I’ve been cooking this idea in my head ever since I bought one of those magnetic wide angle lenses for the iPhone back in early 2011. I loved the option that the lenses gave to the pictures I could make with the iPhone, no longer being limited to only 1 focal length. It totally changed photography for me. I mean, I still use the large cameras for assignments where resolution is needed, but for the majority of my day-to-day pictures, they’re next to useless. Because the workflow is too slow and too cumbersome for the purpose of mere sharing on social media with friends. It needed to be instantaneous, and smart phones are the key.
But there’s a problem. Or at least to me as a photographer, it is. The depth of field for micro cameras are too deep. Every is ‘in focus’ in most cases. I missed the DOF control and the bokeh I had with larger cameras. Thus I made it my personal goal to fit a lens onto the iPhone.
After some searching, I discovered there are a few adapters out there that does it already, but they employ a very simple technique using a piece of ground glass at the film plane to allow the iPhone’s camera to capture the projected image from the other side.
This idea does not satisfy me. The quality from this technique is bad. It is akin to taking a photograph of a photograph from the screen of your computer.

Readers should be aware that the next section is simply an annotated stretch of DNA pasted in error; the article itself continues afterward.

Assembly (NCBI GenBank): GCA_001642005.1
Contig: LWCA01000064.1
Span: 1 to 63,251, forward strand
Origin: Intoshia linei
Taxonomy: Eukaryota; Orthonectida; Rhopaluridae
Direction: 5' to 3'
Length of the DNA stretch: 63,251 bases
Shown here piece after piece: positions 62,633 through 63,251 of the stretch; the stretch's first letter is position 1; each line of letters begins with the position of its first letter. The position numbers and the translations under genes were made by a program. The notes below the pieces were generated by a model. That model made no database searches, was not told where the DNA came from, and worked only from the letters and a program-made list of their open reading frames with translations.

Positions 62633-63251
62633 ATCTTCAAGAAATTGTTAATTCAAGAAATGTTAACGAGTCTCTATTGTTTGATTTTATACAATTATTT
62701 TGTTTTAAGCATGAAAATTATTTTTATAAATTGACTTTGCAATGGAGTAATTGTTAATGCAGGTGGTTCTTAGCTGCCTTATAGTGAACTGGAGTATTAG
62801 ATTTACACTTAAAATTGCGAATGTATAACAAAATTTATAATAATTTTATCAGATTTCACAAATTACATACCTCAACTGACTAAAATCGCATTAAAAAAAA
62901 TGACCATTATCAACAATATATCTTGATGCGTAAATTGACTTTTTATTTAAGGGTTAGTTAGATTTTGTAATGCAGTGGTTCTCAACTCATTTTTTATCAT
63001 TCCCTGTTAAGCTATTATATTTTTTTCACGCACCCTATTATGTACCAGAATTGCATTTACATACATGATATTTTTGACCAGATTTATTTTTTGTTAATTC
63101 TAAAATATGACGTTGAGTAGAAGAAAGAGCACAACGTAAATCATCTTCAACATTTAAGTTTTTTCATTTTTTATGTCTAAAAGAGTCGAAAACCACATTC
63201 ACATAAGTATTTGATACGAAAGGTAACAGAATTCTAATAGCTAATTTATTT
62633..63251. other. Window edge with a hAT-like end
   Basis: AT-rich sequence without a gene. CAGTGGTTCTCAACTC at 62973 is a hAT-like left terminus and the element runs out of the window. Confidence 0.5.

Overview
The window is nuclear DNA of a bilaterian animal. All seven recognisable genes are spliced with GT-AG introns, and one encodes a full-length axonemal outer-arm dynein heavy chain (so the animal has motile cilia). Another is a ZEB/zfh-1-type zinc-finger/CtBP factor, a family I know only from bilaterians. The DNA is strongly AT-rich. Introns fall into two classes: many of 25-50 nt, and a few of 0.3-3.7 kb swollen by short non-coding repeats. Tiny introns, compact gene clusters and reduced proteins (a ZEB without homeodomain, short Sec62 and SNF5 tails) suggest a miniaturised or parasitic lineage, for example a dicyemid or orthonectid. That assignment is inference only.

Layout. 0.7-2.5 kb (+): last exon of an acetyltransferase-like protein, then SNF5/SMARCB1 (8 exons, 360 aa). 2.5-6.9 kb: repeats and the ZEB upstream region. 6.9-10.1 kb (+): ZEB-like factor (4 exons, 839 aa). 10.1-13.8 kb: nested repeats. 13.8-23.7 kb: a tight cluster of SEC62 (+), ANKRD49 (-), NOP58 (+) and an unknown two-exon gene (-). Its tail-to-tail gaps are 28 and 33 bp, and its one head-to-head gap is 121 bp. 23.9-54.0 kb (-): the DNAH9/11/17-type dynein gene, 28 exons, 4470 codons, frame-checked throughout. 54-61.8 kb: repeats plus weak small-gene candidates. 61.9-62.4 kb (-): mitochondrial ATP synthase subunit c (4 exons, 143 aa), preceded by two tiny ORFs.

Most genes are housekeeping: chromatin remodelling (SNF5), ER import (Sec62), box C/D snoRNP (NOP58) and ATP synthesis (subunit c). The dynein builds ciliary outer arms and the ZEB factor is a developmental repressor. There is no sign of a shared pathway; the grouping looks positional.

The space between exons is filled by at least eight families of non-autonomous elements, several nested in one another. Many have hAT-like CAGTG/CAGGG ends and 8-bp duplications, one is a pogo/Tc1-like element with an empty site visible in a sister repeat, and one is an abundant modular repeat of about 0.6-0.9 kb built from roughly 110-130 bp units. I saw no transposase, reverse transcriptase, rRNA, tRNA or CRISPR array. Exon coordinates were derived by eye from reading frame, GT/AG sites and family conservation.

Thus for the later part of 2012 I was constantly obsessed with optics, trying to find a way to path the light from a SLR lens directly into the phone camera.
Eventually I got hold of a cheap 3D printer which allowed me to create parts like lens holders and such, to help with the experiments.
Finally I came up with a ‘working’ prototype. Mounted to a Canon 50mm f/1.4
It wasnt very usable, but I guess it’s still another step closer to a usable adapter.
A few days later I got v0.2a working.
Here are some pictures of the lens side of the adapter
Which got rid of the horrible image-circle-being-too-small problem, made focusing a bit easier but produced quite a bit of pincushion in place of the vignette.
A week and a half later I refined the optical elements and had v0.3a
On a Canon 70-300 IS, it produces some nice results. Not ideal yet, but encouraging.
Messing around at a friend’s cafe
And more recently…..
Mounted on a Canon 600 f/4
Currently I’m still at 0.3a. A bunch of glass just came in but I don’t think they’ll do much to improve on the image quality till I find an expert in this field to help me.
*update 29 jan 2013*
Did some comparison shots in my fav cafe:
In the pipeline:
* Make a nikon version of the adapter
* Make a m4/3 version (Much shorter rear element to film plane distance so might decrease adapter size considerably)
* Get the IS/VR to work on the lenses by hacking the connectors
* Design a fast bayonet mount and iPhone casing for the adapter